Farmers in Washington State are becoming increasingly vocal about the need for immigration reform and their desire to see major changes to the guest worker program.
For the past few years, immigration reform has been a hot button political issue across the United States. In 2010, Arizona passed a tough new immigration law that significantly enhanced the power of law enforcement officials to verify immigration status and required that employers use the federal E-Verify system to weed out undocumented workers.
Over the next few years, several other states followed suit. The tough immigration laws passed in places like Arizona, Alabama, and Georgia have reduced the flow of undocumented workers, but at a significant cost to the farm sector, which has seen a sharp decline in available farm labor.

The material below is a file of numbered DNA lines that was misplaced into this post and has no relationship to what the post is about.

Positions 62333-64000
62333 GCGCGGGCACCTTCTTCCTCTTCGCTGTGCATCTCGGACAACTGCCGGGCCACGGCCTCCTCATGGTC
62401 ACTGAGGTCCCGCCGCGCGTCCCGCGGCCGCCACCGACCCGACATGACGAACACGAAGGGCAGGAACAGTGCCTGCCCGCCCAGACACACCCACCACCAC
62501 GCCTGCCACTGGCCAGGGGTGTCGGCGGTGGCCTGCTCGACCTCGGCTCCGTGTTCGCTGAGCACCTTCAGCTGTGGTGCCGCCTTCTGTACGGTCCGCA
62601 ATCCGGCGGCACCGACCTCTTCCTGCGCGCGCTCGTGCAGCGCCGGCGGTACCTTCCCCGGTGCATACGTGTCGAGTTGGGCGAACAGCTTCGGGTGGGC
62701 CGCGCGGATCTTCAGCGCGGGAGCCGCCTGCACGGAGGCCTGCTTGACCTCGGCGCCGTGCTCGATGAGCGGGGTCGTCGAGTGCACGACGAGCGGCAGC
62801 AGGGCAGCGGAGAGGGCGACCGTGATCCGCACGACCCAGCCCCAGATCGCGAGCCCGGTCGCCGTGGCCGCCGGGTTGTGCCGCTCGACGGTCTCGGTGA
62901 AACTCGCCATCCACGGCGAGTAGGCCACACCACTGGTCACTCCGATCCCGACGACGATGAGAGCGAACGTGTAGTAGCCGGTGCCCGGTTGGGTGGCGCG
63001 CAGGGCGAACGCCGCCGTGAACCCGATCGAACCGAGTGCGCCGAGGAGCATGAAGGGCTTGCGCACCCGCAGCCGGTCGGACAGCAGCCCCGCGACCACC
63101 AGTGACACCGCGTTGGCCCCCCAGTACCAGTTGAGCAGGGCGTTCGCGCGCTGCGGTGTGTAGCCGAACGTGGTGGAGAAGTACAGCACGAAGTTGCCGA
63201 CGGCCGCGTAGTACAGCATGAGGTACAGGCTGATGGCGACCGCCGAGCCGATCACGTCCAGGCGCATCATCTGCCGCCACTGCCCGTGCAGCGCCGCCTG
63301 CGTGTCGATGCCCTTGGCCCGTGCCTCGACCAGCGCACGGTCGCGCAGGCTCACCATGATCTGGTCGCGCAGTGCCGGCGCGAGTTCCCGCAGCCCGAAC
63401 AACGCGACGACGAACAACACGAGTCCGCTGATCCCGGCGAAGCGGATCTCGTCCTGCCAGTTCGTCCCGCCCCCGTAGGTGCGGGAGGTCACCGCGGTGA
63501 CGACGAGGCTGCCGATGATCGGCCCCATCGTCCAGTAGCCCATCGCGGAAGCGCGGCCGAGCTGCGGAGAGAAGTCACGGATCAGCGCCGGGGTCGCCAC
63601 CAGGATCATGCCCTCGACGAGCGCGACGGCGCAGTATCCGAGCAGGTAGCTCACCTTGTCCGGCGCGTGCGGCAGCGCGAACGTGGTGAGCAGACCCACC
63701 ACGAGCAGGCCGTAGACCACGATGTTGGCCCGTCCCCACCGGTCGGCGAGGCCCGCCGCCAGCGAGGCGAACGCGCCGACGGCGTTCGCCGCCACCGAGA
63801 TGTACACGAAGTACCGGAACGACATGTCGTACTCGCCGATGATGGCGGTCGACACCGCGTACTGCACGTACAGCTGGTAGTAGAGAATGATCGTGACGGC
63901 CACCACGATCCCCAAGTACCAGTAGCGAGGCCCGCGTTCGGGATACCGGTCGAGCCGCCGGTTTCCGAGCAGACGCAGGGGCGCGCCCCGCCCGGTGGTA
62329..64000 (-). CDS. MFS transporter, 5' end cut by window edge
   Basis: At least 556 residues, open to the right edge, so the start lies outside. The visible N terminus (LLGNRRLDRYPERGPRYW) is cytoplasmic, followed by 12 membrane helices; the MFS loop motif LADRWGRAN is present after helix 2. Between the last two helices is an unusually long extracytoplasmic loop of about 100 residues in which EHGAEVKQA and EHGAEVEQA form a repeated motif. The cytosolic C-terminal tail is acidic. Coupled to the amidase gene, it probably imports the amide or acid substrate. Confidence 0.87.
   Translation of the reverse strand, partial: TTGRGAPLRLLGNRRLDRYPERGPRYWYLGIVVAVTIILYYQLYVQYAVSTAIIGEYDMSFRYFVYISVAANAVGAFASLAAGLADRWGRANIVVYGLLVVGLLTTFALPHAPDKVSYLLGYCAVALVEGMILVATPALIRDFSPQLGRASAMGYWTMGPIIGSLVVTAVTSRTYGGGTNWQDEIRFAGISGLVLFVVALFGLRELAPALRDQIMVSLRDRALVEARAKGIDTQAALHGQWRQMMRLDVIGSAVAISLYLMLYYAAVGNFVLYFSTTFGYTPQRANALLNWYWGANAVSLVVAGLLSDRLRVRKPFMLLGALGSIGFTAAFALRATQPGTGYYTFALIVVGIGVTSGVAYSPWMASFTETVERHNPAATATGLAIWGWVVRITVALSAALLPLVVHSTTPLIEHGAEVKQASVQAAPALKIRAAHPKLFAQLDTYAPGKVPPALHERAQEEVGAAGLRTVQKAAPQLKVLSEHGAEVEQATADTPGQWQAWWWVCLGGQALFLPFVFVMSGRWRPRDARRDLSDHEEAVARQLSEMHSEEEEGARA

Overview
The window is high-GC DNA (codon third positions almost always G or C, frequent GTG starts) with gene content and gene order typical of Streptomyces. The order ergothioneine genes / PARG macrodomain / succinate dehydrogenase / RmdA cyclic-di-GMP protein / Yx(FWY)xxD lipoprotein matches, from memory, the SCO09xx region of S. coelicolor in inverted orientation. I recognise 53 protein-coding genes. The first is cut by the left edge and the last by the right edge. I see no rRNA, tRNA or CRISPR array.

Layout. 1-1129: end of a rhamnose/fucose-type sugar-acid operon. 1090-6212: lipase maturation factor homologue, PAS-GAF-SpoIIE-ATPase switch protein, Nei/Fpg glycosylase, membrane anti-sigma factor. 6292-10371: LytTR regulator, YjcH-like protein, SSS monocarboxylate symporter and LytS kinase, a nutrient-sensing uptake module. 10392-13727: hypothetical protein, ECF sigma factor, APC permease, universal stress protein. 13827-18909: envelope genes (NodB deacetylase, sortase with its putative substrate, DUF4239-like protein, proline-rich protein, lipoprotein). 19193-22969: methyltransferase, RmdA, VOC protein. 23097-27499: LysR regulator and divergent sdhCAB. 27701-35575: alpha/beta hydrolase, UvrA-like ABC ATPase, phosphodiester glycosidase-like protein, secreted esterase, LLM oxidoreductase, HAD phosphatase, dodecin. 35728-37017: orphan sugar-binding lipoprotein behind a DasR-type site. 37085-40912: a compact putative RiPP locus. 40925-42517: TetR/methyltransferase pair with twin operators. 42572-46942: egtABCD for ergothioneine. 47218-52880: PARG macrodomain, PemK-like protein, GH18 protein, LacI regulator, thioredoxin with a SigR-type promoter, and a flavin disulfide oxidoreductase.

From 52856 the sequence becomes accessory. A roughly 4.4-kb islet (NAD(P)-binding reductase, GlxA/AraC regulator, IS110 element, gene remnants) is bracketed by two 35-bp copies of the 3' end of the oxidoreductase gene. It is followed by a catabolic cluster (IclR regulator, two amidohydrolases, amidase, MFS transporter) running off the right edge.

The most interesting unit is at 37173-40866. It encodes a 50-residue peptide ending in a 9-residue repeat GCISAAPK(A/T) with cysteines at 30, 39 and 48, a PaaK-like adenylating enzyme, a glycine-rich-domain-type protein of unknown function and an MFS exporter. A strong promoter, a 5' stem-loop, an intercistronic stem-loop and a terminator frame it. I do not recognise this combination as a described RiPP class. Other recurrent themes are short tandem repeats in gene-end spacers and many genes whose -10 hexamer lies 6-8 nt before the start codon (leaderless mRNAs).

The need for farm labor is particularly pressing in Washington, which, outside of California, grows the greatest quantity of labor-intensive crops in the country.
According to Washington farmers, security concerns post-9/11 combined with the increasing hostility to undocumented workers has made it increasingly difficult to obtain much needed farm labor, and the federal guest worker program, designed in part to offer farmers access to labor while still controlling immigration, is failing to meet these needs. The program is bureaucratic and costly, some farmers say. The federal program requires attendance monitoring, for example, something few farmers regularly do. In addition, the housing and transportation requirements can be difficult to meet, some farmers claim.
Many American farmers hope that, in addition to the farm bill, immigration reform can be tackled in the upcoming lame duck congressional session.
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Written by: Justin Ellison / Farm Plus Staff Writer